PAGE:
Immigrant rights groups find Trump is their best fundraiser

Like many charitable organizations, immigrants' rights groups were bracing for a dip in contributions this year under the GOP's new tax law. To their relief, however, they say they're seeing a spike in charitable giving -- as high as a 25-fold increase in some cases -- as they push back against President Donald Trump's hard-line immigration policies.

It seems that Mr. Trump -- through his unforgiving rhetoric and actions -- may be inspiring more donations to organizations that oppose his immigration agenda. For instance, on the heels of #GivingTuesday, The Safe Passage Project, which provides attorneys to immigrant children facing deportation proceedings, is on track to soar past previous years' fundraising records.

"From a donor perspective, there has been tremendous new attention paid to The Safe Passage Project, and I think it's partly because immigration is on the front pages. Many more people know how important this work is," Executive Director Rich Leimsider told CBS MoneyWatch. 

Indeed, nearly every day's news has highlighted the Trump administration's hard-line immigration policies, from family separations to the Border Patrol's use of tear gas on civilians -- including women and children -- at the southern U.S. border.

New lawyers and more clients

Leimsider noted that donations skyrocketed in June and July, at the height of the family separation crisis.

"Typically in June or July we would raise $5,000 to $10,000 in small checks. In 2018 we raised $250,000. That means we hired two new lawyers and can take on 150 extra clients," he said.

The organization is on track to record its biggest fundraising year ever, notching 60 percent more donations in 2018 from a year earlier. It received 50 percent more donations in 2016 compared to 2015.

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President Wendy Young of Kids in Need of Defense, which recruits and trains lawyers to represent unaccompanied children who arrive alone at the border, said spikes in donations to KIND correlate closely with social and political activity. Donations surged in 2014, when an influx of migrant children arrived at the U.S. border with Mexico. Donations reached even higher levels in June and July of this year.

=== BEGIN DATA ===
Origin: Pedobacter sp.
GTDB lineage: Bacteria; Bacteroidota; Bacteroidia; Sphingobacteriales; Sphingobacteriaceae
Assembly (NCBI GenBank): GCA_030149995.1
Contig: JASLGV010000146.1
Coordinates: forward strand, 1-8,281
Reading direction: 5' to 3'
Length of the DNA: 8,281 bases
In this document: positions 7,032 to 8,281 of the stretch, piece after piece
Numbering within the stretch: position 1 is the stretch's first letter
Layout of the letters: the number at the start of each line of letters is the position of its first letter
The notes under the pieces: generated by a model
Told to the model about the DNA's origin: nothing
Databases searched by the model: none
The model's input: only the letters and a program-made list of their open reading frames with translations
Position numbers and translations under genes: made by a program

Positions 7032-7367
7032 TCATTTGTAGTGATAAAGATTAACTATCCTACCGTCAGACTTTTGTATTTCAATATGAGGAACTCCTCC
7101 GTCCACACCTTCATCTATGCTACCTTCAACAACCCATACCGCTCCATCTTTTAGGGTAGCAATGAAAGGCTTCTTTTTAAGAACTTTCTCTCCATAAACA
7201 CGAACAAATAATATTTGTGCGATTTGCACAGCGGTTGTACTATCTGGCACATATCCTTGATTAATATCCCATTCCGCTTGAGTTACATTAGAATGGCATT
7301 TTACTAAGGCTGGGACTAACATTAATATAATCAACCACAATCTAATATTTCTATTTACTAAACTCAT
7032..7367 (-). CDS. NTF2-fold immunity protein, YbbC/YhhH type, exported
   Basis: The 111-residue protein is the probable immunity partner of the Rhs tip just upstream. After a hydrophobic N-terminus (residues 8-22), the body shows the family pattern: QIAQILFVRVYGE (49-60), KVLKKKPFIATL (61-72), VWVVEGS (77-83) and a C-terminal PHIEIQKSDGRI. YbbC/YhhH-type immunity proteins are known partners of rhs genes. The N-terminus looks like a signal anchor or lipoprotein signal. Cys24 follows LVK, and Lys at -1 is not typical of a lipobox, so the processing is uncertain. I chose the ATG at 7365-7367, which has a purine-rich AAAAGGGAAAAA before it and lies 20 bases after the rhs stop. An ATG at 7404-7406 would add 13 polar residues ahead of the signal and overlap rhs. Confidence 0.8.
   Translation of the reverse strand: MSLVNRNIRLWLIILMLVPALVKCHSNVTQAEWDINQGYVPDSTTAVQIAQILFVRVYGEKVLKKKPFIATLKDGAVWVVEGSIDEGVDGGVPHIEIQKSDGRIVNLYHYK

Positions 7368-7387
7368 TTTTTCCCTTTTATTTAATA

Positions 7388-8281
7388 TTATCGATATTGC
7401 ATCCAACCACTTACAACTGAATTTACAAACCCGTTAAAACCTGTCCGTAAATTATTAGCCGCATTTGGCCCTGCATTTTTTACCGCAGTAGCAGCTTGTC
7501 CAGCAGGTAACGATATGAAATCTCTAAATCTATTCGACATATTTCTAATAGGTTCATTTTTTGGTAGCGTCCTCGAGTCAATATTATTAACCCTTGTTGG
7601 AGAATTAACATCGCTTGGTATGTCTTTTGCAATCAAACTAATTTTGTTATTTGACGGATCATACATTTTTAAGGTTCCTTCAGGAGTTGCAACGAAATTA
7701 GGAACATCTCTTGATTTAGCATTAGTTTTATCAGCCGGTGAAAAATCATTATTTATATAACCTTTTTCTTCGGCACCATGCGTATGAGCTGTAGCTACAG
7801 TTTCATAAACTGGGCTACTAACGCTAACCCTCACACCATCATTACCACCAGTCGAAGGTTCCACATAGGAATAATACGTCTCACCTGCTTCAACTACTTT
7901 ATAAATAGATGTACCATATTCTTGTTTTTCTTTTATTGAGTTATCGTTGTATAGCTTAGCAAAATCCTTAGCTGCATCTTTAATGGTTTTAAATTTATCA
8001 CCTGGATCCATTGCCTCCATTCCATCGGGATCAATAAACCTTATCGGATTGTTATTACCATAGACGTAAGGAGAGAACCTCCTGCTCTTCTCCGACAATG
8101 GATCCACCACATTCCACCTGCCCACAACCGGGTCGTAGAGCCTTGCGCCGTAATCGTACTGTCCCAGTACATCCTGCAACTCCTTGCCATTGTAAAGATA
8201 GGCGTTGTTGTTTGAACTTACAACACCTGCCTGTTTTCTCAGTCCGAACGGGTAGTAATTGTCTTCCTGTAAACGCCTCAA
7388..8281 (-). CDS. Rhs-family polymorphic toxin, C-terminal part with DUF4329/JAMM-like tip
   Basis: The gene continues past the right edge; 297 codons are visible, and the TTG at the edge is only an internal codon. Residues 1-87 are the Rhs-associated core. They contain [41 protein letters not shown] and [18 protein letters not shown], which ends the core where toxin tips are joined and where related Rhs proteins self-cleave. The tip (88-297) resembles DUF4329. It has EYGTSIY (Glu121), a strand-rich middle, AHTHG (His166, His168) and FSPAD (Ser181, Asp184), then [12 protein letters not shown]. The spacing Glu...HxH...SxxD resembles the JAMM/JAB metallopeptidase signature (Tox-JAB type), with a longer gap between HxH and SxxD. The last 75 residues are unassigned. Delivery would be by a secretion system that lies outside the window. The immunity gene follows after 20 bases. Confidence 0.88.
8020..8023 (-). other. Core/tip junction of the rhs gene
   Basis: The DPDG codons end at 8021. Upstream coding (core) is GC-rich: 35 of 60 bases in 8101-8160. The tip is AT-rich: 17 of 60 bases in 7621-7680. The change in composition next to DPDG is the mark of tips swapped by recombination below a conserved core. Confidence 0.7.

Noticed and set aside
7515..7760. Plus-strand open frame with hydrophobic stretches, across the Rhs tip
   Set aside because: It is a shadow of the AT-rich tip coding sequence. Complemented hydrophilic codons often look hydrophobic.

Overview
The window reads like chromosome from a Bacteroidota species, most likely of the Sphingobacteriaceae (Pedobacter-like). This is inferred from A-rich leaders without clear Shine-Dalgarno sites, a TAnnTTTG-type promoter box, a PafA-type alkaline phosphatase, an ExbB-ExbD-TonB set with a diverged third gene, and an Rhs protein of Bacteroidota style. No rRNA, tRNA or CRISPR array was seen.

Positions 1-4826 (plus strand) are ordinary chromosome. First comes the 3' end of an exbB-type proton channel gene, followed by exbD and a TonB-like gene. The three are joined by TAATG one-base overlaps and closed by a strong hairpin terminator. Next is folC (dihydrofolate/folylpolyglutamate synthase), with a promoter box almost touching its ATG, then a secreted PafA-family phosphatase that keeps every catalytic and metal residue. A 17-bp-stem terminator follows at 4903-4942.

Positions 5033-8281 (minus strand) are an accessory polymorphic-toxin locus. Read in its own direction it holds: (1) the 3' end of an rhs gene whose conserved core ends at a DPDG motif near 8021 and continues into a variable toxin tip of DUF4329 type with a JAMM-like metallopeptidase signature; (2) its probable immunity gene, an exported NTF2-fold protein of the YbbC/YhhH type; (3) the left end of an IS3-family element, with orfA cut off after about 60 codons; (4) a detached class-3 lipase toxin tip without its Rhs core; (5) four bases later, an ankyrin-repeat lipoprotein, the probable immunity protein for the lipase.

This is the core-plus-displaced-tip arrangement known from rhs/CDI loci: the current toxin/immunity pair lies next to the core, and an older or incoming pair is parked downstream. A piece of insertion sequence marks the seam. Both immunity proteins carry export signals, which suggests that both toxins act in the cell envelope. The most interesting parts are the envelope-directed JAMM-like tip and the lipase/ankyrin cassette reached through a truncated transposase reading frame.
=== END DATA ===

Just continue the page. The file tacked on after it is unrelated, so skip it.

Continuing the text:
"It was within a matter of hours after the news of family separation hitting that we saw a spike," she said. "And with the media attention over the summer, the contributions just kept coming in."

KIND saw rising engagement at all levels, including gifts from children who had organized lemonade stands to support the cause. The group raised more than $2.6 million from June to October, compared to the $100,000 it received from January to May.

"I think the generosity of Americans really is a tremendous counterpoint to the harshness of the policies that the administration has implemented," Young said.

Most successful #Giving Tuesday ever

The American Civil Liberties Union, which has filed more than 50 immigrants' rights lawsuits against the Trump administration, recorded its most successful #GivingTuesday in years. That wasn't just the case just for the ACLU. This year's day for charitable giving was the biggest ever, raking in nearly $400 million in donations online in the U.S. alone, according to the 92nd Street Y.

"Ever since Trump was elected, our fundraising has gone way up," said ACLU Chief Development Officer Mark Weir. "It has doubled, and I do think that's driven by our immigrants' rights work especially." He noted that the ACLU raised  $6 million online just in June -- more than three times what it usually brings in during that time period.

Still, not all organizations were as fortunate. Khary Lazarre-White, executive director of the Brotherhood-Sister Sol, noticed a decrease in donations on this year's #GivingTuesday.

He gave a two-part rationale for the giving gap.

"I think it's representative of the change in the tax law. But I think it's also because we're focused on local immigration issues, and the policies coming out of Washington, D.C. have turned the focus to giving on a national level to organizations that are pushing back against federal policy," he said.

Changes in the new tax law include an increase in the standard deduction, which reduces the number of filers claiming itemized deductions -- one of which is for charitable donations. That could reduce gifts by 5 percent this year, according to the Tax Policy Center.

"The smaller donations are coming in at a slower rate, and it's something we have felt throughout the year," Lazarre said. "I think in times like this, you deeply engage with existing supporters who are connected to the mission. It's kind of a time when you circle the wagons."